If you’d like to learn some more about the different kinds of institutional loans available in the school of your choice we recommend that you check at your financial aid office.
If anyone is considering paying for college, they should first begin by completing the free application provided by Federal Student Aid (FAFSA). In doing so, you will be able to understand which kinds of state and federal aid you qualify for, which includes federal student loans. These loans come with one of the most beneficial terms and lowest interest rates you will find out there.
If these federal student loans aren’t able to cover all of the educational costs you’re going to incur, you should then consider state-mandated student loans that you qualify for. These loans are also offered with lower interest rates as compared to private loans.
If you still require funds after these, then you can finally turn to private student loans to fill the gap. However, you will find that these kinds of loans are a little more expensive and they offer fewer protections as compared to other forms of financial aid.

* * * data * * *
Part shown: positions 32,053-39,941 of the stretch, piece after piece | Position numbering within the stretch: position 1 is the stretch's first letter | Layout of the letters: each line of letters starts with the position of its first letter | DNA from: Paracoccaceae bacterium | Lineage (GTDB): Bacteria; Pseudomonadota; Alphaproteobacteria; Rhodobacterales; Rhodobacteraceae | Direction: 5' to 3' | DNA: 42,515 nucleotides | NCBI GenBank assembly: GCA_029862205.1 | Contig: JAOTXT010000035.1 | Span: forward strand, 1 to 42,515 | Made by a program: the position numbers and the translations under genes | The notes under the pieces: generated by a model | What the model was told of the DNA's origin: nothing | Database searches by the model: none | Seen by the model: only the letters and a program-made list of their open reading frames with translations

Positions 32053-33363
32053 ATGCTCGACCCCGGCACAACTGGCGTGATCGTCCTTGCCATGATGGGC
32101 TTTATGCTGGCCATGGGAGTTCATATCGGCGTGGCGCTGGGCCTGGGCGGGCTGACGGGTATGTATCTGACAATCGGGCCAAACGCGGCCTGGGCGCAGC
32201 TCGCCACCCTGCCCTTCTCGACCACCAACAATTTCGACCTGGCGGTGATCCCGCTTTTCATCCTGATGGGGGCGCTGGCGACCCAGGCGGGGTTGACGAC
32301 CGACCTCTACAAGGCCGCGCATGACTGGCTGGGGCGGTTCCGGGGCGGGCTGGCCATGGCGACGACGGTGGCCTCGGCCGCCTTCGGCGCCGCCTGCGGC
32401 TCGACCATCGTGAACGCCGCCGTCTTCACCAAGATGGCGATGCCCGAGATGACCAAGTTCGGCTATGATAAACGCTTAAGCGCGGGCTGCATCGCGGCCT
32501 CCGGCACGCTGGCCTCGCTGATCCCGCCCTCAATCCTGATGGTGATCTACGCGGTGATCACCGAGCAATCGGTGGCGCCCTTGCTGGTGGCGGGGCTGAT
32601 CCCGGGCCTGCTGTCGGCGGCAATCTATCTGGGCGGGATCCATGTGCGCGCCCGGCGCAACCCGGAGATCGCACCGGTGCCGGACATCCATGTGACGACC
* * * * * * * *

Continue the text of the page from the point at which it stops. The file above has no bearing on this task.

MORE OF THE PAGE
Naturally, all the sources of free financial aid, such as scholarships and grants should be considered before you start considering borrowing student loans.
Typically, the annual interest rate for long-term institutional loans stands somewhere between 3 and 10% and their loan repayment terms start when the grace period comes to end. The grace period is nothing more than the predetermined period when you have to start repaying your loan and it usually starts when your enrollment is under half-time.
On the other hand, short-term institutional loans have monthly interest rates that are typically closer to 1%. Also, their loan repayment period is generally owed around the first week of the borrowers’ final semester. This is also why short-term institutional loans don’t have a grace period, although you should make it a habit to have a look at the promissory note to be absolutely sure.
Now that you know almost everything there is to know about institutional loans, it is time that you visit your university or college’s financial aid office and start asking all the right questions. The financial aid office will offer you a list of student loan programs as well as all the details needed to obtain each loan.